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Seven UPMC PhDs, L'Oreal-UNESCO Women in Science

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Seven UPMC Doctoral Candidates Received L’Oréal-UNESCO Women in Science Scholarships.

October 14, 2013: The L'Oréal-UNESCO Women in Science Scholarships are awarded every year to 25 young women scientists in the second year of their PhD for the quality and potential of their research. This year, seven UPMC doctoral candidates received this scholarship.




Olga Mula Hernandez is a doctoral candidate at the Jacques-Louis Lions Laboratory (UPMC/CNRS) and at the French Atomic Energy Commission (CEA) in the joint research laboratory agreement called MANON (Modeling and numerical approximation oriented toward nuclear energy). Hernandez, a specialist in the digital simulation of nuclear activity, is currently working on a thesis aimed at increasing safety in nuclear reactors by contributing to model the evolution of the population of free neutrons in the heart of reactor in the most accurate way possible.

This young woman’s work has already been presented and received attention at several international conferences.

he LRC siteNouvelle fenêtre (in French)




Adèle Hilico is a doctoral candidate in the laboratory Time and Space Reference Systems (SYRTE - CNRS/UPMC). Studying the possible deviations from the law of gravitation predicted by theories of quantum mechanics and general relativity unification, Adèle’s thesis is on a new type of force sensors, which could lead to the development of a compact gravimeter. The young woman wishes to deepen her research with this scholarship by funding collaboration with a laboratory in the United Kingdom and achieve her doctorate.The SYRTE siteNouvelle fenêtre (in French)






Bénédicte Babayan is a doctoral candidate in the Neurobiology of Adaptive Processes Laboratory(CNRS/UPMC). She studies our ability to situate ourselves in space. Patients with Alzheimer's disease lose these orientation abilities. Babayan wants to explain the normal functioning of the brain areas involved, particularly through collaboration with a team of robotics researchers. Eventually, her work will focus on developing diagnostic tools and behavioral therapies. With her scholarship, Babayan would like to participate in international conferences and to build suitable equipment to more easily explain her work at large public scientific events. 








Also a doctoral candidate in the Neurobiology of Adaptive Processes Laboratory, Audrey Hay has dedicated her thesis to the activities of the cortex and their importance in to memory storage. Her research focuses on the brain and its memory and cognitive faculties. As part of her thesis, Audrey wants to understand how the cortex is influenced by the structures of awakening in particular to create memory. Given the difficulties in studying these networks, Audrey uses a revolutionary tool to activate neurons with light and observe the effects on the cortex.

The Neurobiology of Adaptive Processes siteNouvelle fenêtre








Anna Venancio-Marques is a doctoral candidate in Selective Activation Process Through the Uni-Electronic or Radiative Energy Transfer Laboratory (PASTEUR - ENS/CNRS/UPMC). The young woman is preparing her thesis on the use of a light signal to change interdisciplinary applications covering physics, biology and chemistry. With this light signal, Venancio-Marques has developed strategies to modify the properties of biological, chemical and physical systems. The aim of the thesis is to use these changes in the molecule’s properties to obtain a modification of the properties at the system level, whether this means, for example, influencing the behavior of DNA molecules or the fluid flowing in very small channels. With her scholarship, Venancio-Marques plans to inform the public of her work and to make videos or illustrations of the results.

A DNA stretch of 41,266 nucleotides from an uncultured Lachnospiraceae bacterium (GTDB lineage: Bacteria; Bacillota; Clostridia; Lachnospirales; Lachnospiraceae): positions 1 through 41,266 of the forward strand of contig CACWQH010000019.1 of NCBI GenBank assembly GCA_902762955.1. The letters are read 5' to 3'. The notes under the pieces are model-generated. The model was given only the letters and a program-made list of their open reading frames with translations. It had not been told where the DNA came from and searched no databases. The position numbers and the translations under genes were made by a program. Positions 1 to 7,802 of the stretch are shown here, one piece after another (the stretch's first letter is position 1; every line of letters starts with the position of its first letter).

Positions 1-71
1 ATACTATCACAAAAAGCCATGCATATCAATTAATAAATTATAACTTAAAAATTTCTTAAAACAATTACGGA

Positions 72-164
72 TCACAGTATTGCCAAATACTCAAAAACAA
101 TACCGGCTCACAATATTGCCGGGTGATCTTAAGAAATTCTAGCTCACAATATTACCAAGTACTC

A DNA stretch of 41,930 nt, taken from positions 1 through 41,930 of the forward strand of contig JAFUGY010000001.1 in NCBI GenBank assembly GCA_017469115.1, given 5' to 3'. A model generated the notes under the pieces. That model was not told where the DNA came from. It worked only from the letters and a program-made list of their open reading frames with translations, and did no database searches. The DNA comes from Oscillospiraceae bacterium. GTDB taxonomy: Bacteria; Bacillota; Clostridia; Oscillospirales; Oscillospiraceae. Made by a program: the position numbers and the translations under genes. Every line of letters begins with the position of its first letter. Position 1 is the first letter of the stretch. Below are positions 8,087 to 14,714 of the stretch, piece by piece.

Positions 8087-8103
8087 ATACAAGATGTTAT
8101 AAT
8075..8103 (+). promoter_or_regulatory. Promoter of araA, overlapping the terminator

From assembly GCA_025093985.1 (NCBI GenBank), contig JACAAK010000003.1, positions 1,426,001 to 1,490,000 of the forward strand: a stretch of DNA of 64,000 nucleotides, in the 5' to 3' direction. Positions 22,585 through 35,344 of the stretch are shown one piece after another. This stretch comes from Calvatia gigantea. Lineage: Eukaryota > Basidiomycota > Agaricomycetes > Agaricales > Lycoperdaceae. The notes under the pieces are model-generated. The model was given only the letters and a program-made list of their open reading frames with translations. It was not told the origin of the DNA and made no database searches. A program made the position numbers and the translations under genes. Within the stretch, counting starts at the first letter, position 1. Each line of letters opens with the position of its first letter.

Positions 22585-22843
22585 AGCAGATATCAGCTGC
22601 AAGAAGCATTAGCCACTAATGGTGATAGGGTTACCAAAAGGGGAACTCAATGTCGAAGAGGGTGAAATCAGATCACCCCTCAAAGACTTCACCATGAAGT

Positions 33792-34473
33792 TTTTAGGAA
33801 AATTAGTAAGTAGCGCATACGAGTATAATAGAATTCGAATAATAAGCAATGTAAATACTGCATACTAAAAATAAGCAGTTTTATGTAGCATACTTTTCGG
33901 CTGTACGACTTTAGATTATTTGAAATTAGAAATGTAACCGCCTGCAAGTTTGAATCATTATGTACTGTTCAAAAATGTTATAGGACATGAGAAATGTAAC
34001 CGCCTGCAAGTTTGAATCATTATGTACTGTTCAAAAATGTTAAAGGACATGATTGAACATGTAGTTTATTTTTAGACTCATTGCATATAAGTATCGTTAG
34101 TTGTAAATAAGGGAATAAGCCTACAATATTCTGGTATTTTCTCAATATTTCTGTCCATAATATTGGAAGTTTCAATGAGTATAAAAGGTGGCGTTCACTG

The PASTEUR Laboratory siteNouvelle fenêtre



A doctoral candidate in the laboratory of Developmental Biology (UPMC/CNRS/Inserm), Sandra Touati has dedicated her thesis to female infertility. She seeks to understand the mechanisms controlling chromosome division, a key phenomenon in the formation of fertilized oocytes and viable embryos. The young woman would like to understand why infertility affects more women that produce embryos with an abnormal number of chromosomes that causes the trisomy 21disorder (Down’s Syndrome). The L'Oréal-Unesco award will enable her to learn scientific mediation and to search for her post-doctorate.

The LBD siteNouvelle fenêtre (in French) 







Doctorante au sein du laboratoire Physiopathologie des maladies du système nerveux central (UPMC/CNRS/Inserm), Stéphanie Miot est spécialisée dans la neurobiologie du vieillissement. La jeune femme consacre sa thèse aux transporteurs vésiculaires du glutamate (VGLUTs), une molécule majeure du cerveau transmettant une information entre deux neurones au travers d’une synapse. Pour Stéphanie et son équipe, les VGLUTs permettent au fonctionnement cérébral/sensoriel de s’adapter au vieillissement. Ils pourraient ainsi être des marqueurs de maladies liées à l’âge et/ou de nouvelles cibles thérapeutiques. Stéphanie effectue sa thèse entre Paris et Montpellier et souhaiterait, grâce à sa bourse, rejoindre le Canada pour travailler avec une partie de l’équipe de son directeur de thèse.

Le site du laboratoire Physiopathologie des maladies du système nerveux centralNouvelle fenêtre










© Photos: L'Oréal